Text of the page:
‘In The Crosswind’
‘In The Crosswind’ is undoubtedly one of the highlights of Estonian cinema in 2014, and it is causing a stir at film festivals around the world.
The brainchild of Martti Helde, the art house film deals with a subject that is very sensitive for many Estonians: Soviet Russia’s ruling to deport more than 40,000 Estonians, Latvians and Lithuanians to Siberia in June 1941.
Filming took the young Estonian three and a half years. Why? Because Helde took the radical decision to film in black and white and stage almost the entire film in still images. With 13 such still shots, it took between two and six months to prepare each scene, culminating in one day of shooting.
The ‘June deportation’, as Helde calls it, still evokes strong emotions in Estonia. And almost every family has a story to tell.
When making ‘In The Crosswind’, the filmmaker worked with letters from relatives and friends, and other archive material. He put them together to tell the story of a young mother, who is separated from her husband and deported to the uninhabited territories of Siberia.
At 27, Helde is the youngest director to present a film at the 2014 Black Nights Festival in Tallinn.
His movie is competing in the International Competition and is in the running for the Tridens Estonian Film Award.
It is also his feature debut as he explained to Euronews: “The idea actually came from one precise letter. It was the first one I read. There was a line: ‘I feel like time has stopped here in Siberia. That my body is in Siberia, but my soul is still in homeland’,” Helde said.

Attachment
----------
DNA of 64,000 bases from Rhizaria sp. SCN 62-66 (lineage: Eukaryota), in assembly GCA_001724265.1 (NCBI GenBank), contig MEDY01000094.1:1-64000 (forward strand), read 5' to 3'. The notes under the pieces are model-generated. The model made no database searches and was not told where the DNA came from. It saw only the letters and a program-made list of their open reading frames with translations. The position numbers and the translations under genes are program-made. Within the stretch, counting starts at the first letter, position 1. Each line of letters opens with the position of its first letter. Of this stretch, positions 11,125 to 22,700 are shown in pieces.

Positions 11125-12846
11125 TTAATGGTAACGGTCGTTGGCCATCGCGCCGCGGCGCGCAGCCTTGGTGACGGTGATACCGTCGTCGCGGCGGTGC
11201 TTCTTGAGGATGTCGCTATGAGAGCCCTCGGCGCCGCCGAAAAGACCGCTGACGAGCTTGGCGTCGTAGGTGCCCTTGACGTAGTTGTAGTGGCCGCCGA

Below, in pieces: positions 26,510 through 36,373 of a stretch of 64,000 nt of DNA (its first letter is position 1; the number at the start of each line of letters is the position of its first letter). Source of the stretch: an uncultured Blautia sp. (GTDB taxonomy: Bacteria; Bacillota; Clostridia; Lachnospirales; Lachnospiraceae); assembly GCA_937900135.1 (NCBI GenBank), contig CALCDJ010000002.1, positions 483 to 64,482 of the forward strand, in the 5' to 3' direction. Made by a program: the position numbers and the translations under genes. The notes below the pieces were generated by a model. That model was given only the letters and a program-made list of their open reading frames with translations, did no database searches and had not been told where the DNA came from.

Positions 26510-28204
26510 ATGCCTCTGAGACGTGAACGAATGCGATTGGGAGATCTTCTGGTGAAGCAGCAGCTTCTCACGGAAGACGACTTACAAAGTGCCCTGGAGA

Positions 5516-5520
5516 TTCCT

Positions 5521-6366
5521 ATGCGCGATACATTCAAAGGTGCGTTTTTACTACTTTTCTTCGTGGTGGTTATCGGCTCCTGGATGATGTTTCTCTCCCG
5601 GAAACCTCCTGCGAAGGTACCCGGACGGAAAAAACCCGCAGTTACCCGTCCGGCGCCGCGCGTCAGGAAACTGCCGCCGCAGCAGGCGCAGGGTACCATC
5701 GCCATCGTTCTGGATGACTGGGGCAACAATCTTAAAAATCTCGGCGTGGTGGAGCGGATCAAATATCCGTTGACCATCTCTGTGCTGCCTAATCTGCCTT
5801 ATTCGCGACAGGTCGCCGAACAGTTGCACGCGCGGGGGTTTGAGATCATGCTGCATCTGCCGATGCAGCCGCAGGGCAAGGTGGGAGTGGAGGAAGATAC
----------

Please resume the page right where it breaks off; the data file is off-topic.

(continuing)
“Then it struck me that I wanted to make a film when everybody or the time has stopped. To recreate the feeling that those people in Siberia felt.
“I wanted to take away the freedom of the audience, so they can’t choose where to look, where is the focus point. So this kind of recreation of this feeling was the main idea,” added Helde.
‘In The Crosswind’ has already been shown in Toronto, Warsaw, Thessaloniki, Mannheim and other festivals. Further festival appearances are scheduled in the near future.
Around six full-length, homegrown films are produced per year in Estonia; a fraction of the amount produced elsewhere in Europe.
2014 has been particularly fruitful for first-time feature makers. Katrin Maimik is one such director. She joined forces with her filmmaker husband Andres Maimik to make ‘Cherry Tobacco’.
The movie tells the story of a country girl’s coming-of-age. Laura, the main character, is bored. It is summer and she doesn’t have much to do. So, she decides to go on a hiking trip through a bog with trek leader and nature lover Joosep.
‘Cherry Tobacco’ was shot near Maimik’s home in southern Estonia; an area where people generally have a strong connection with nature.
The start of Laura and Joosep’s relationship is catastrophic, but it later begins to blossom and Laura becomes confused. Is this her first love? Or is she looking for a father figure?
We asked Katrin Maimik if the story was based on personal experience.
“It is fiction, of course. But there are some details and moments from real life. If you do a film about falling in love then you must have some experience. There is some, there are some things from my life, yes”, she replied.
‘Cherry Tobacco’ came out in Estonia in November 2014 and has appeared at several film festivals, including Karlovy Vary, Minsk, Leeuwarden, Luxembourg and Cambridge.